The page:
The Essex Serpent, Why I write - George Orwell, How to suppress Women's Writing - Joanna Russ, The Death of King Arthur - Simon Armitage, Gossip from the Forest, The Name of the Rose. Also loads of fun SciFi happened, including The Quantum Thief and Windswept.

My favourites were The Bees, Sworn Virgin, Maltese Falcon and Adrift in Soho.
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(no subject) [Sep. 8th, 2016|12:51 pm]
Uncle Steve
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Astonishing speech by MSNBC's Lawrence O'Donnell, on the US' history with Native Americans, and the protest at Standing Rock. Just amazing.

"Dakota means 'friend', 'friendly'. The people who gave that name to the Dakotas have sadly never been treated as friends. The people whose language was used to name the Dakotas and Minnesota and Iowa and Oklahoma, Ohio, Connecticut, Massachusetts and other States: the Native American tribes. The people who were here before us long before us have never been treated as friends.

They have been treated as enemies and dealt with more harshly than any other enemy in any of this country's wars. After all of our major wars, we signed peace treaties and lived by those treaties.

After World War II when we made peace with Germany, we then did everything we possibly could to rebuild Germany. No Native American tribe has ever been treated as well as we treated Germans after World War II.

Donald trump and his supporters now fear the country being invaded by foreigners who want to change our way of life, a fear that Native Americans have lived with every day for over 500 years. The original sin of this country is that we invaders shot and murdered our way across the land killing every Native American we could and making treaties with the rest. This country was founded on genocide before the word genocide was invented, before there was a war crimes tribunal in The Hague.

When we finally stopped actively killing Native Americans for the crime of living here before us, we then preceded to violate every treaty we made with the tribes, every single treaty. We piled crime on top of crime on top of crime against the people whose offense against us was simply that they lived where we wanted to live.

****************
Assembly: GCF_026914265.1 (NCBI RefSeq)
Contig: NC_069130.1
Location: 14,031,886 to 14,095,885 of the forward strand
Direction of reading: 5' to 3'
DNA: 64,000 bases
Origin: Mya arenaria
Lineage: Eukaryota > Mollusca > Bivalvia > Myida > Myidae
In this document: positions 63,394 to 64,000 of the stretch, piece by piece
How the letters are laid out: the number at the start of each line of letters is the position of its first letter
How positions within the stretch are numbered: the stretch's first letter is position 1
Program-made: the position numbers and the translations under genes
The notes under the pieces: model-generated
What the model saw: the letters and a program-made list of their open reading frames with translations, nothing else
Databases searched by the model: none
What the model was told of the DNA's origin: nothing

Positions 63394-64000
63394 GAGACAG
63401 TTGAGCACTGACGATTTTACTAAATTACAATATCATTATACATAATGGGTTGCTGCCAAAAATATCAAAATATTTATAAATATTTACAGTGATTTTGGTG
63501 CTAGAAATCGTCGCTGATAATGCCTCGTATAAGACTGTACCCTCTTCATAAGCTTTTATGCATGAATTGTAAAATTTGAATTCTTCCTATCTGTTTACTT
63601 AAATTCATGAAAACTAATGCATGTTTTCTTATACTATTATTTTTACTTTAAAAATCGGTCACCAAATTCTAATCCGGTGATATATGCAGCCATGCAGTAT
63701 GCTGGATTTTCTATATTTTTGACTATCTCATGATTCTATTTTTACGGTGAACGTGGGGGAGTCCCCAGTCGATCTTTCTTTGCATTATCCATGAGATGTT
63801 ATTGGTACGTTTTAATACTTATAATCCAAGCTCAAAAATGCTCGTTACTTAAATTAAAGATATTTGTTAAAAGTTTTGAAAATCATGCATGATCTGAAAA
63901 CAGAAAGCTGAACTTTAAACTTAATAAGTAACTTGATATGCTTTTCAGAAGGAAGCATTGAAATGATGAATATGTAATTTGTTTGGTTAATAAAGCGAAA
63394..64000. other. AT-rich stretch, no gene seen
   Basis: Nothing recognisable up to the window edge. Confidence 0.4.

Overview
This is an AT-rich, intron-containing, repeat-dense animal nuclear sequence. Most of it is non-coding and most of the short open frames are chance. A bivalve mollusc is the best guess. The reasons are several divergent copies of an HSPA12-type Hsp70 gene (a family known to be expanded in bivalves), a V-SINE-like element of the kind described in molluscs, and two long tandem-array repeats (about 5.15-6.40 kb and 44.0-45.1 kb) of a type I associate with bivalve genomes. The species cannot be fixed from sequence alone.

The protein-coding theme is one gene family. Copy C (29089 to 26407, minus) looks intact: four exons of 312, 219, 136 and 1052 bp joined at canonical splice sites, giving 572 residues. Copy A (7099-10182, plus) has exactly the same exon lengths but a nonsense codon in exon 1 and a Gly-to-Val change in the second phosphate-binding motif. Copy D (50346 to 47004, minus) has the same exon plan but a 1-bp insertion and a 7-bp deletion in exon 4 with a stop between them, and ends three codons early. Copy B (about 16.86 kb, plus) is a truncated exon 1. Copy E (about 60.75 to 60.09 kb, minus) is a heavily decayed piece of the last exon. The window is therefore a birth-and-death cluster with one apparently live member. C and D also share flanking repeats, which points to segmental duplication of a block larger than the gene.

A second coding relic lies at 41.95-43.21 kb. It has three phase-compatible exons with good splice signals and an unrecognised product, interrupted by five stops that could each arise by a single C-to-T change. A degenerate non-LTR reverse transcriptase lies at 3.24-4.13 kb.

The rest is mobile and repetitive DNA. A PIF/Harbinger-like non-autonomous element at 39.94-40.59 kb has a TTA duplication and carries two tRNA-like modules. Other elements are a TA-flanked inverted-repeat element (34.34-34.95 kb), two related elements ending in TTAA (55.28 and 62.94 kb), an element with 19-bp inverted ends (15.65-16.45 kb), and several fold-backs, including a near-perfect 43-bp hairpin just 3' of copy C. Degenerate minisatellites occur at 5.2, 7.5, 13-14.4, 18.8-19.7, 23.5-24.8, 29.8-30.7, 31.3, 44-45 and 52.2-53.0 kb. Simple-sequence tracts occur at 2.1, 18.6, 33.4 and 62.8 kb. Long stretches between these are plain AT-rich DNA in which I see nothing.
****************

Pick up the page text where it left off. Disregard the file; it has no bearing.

We don't feel the guilt of those crimes because we pretended they happened a very long time ago in ancient history and we actively suppressed the memories of those crimes. But there are people alive today whose grandparents were in the business of killing Native Americans. That's how recent these crimes are.

Every once and a while, there is a painful and morally embarrassing reminder as there is this week in North Dakota near the Standing Rock Sioux Reservation, where hundreds of people have gathered and camped out in opposition to an interstate pipeline being built from North Dakota to Illinois. The protest is being lead by this country`s original environmentalist, Native Americans. For hundreds of years they were our only environmentalists.

The only people who thought that land and rivers should be preserved in their natural state. The only people who thought a mountain or a prairie or a river could be a sacred place.

Yesterday, a Federal judge heard arguments from the tribes against the Federal government's approval of the pipeline and said he will deliver his decision on whether the pipeline can proceed next month. There are now over 93 tribes gathered in protest of that pipeline. That protest will surely continue even if the judge allows construction to proceed.

And so we face the prospect next month of the descendants, of the first people to ever set foot on that land, being arrested by the descendants of the invaders who seized that land. Arrested for *trespassing*. That we still have Native Americans left in this country to be arrested for trespassing on their own land is testament not to the mercy of the genocidal invaders who seized and occupied their land, but to the stunning strength and the 500 years of endurance and the undying dignity of the people who were here long before us, the people who have always known what is truly sacred in this world."